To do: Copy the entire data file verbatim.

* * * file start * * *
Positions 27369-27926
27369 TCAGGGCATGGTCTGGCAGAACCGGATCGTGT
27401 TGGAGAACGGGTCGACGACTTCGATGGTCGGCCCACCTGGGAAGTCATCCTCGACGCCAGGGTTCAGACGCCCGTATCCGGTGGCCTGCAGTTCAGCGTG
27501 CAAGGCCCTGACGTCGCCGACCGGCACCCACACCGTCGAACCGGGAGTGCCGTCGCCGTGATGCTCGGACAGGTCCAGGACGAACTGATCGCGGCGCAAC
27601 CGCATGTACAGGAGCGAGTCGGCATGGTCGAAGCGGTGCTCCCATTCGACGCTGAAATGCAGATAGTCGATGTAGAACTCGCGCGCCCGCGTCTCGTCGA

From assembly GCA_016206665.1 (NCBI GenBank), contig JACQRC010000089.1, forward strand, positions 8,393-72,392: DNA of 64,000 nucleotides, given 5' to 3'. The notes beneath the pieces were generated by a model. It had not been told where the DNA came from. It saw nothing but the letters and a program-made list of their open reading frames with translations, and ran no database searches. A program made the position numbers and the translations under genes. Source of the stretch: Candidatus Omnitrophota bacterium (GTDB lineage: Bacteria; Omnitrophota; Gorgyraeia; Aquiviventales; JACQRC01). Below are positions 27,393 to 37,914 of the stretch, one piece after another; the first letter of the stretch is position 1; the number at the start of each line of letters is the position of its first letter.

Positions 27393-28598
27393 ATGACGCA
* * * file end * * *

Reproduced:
Positions 27369-27926
27369 TCAGGGCATGGTCTGGCAGAACCGGATCGTGT
27401 TGGAGAACGGGTCGACGACTTCGATGGTCGGCCCACCTGGGAAGTCATCCTCGACGCCAGGGTTCAGACGCCCGTATCCGGTGGCCTGCAGTTCAGCGTG
27501 CAAGGCCCTGACGTCGCCGACCGGCACCCACACCGTCGAACCGGGAGTGCCGTCGCCGTGATGCTCGGACAGGTCCAGGACGAACTGATCGCGGCGCAAC
27601 CGCATGTACAGGAGCGAGTCGGCATGGTCGAAGCGGTGCTCCCATTCGACGCTGAAATGCAGATAGTCGATGTAGAACTCGCGCGCCCGCGTCTCGTCGA

From assembly GCA_016206665.1 (NCBI GenBank), contig JACQRC010000089.1, forward strand, positions 8,393-72,392: DNA of 64,000 nucleotides, given 5' to 3'. The notes beneath the pieces were generated by a model. It had not been told where the DNA came from. It saw nothing but the letters and a program-made list of their open reading frames with translations, and ran no database searches. A program made the position numbers and the translations under genes. Source of the stretch: Candidatus Omnitrophota bacterium (GTDB lineage: Bacteria; Omnitrophota; Gorgyraeia; Aquiviventales; JACQRC01). Below are positions 27,393 to 37,914 of the stretch, one piece after another; the first letter of the stretch is position 1; the number at the start of each line of letters is the position of its first letter.

Positions 27393-28598
27393 ATGACGCA